In the last couple of months Colon has traveled all over the country, visiting not only the capital and Medellin for the Flower Festival but also smaller spots on the map, and after Colombia he will be headed for a tour of Europe.
In Cali, Colon jammed at the Jala Jala club with trombonist Rey Alejandre, also known as the “Mexican Whip,” and pianist Ennio Gatti. Later, he met with El Tiempo writer Umberto Valverde to discuss his career so far and his thoughts on the past and future of salsa music.
Regarding the salsa ‘crisis’ Colon commented “what is missing is the hunger. In the beginning, this music was for the masses, the club businesses didn’t want to know anything about it but after a while they began to control it all. One would write the music and another would play it in the clubs and then change it according to the preference of the dancer. We competed with ourselves, each musician was different and the the spark of salsa music was started within this context.”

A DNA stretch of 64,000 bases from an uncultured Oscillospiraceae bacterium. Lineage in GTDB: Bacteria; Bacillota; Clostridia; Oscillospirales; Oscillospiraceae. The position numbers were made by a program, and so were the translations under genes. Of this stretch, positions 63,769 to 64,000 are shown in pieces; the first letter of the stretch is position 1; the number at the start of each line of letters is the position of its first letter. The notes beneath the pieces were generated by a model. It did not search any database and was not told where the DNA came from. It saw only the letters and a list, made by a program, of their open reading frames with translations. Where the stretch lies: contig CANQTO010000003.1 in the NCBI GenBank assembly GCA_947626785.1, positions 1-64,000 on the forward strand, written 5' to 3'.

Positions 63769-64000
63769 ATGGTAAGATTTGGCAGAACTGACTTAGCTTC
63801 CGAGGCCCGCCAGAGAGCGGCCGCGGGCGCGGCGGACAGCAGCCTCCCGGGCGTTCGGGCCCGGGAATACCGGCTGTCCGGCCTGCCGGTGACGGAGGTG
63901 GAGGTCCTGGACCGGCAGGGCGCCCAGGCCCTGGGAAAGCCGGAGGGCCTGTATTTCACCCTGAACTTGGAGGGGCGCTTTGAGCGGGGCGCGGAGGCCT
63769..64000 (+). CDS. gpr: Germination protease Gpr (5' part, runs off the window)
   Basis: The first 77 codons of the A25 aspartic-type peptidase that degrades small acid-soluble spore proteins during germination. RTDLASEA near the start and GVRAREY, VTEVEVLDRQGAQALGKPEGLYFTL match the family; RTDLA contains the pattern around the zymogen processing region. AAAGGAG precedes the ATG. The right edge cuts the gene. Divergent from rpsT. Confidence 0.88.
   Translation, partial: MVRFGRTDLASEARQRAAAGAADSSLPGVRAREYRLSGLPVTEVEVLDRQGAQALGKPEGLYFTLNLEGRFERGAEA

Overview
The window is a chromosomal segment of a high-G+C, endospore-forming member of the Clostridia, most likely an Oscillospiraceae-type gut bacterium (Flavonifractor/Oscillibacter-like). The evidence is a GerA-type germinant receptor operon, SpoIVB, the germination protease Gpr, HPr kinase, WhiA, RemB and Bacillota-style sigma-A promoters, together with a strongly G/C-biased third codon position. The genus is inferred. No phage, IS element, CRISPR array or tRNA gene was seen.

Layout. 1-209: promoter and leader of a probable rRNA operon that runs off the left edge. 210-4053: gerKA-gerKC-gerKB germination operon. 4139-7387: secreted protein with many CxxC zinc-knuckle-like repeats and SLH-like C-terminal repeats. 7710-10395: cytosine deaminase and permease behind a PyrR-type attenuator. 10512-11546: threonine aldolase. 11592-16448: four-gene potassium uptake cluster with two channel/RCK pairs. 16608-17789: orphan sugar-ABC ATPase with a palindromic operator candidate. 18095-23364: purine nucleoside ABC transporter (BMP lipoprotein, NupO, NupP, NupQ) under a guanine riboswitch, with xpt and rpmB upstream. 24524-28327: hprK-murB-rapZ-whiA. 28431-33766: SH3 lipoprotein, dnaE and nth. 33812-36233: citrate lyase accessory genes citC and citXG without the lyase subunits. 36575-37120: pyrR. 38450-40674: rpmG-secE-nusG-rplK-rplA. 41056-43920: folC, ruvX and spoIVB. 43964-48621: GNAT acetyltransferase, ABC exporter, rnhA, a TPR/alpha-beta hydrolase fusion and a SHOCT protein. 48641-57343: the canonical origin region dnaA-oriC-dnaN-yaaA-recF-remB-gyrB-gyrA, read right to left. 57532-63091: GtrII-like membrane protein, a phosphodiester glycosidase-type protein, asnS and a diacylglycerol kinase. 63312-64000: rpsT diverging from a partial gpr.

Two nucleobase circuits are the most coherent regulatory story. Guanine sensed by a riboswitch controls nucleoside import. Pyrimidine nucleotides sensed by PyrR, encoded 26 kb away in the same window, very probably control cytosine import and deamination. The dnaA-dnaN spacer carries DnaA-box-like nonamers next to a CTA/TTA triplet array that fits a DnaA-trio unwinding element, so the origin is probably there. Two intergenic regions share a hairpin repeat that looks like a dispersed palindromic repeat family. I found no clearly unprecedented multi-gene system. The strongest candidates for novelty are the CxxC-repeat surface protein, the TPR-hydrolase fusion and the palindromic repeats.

As for the future of salsa, he said “salsa will survive globalization. One of the only problems that affects salsa is the crisis we are experiencing with regard to recording albums. Nevertheless, the recordings today are usually live in concert and this is good, because you don’t create salsa on a track, the musician and the listeners have to be together.”
“For this reason, I am so grateful to be in Cali and all throughout the country; Colombians know their salsa. I have met people here who know a lot about the music, and in many occasions, they know more than the musicians themselves. At my concerts, young people come and they know the lyrics, they feel them, and they sing them. While they are with us, we have a future.”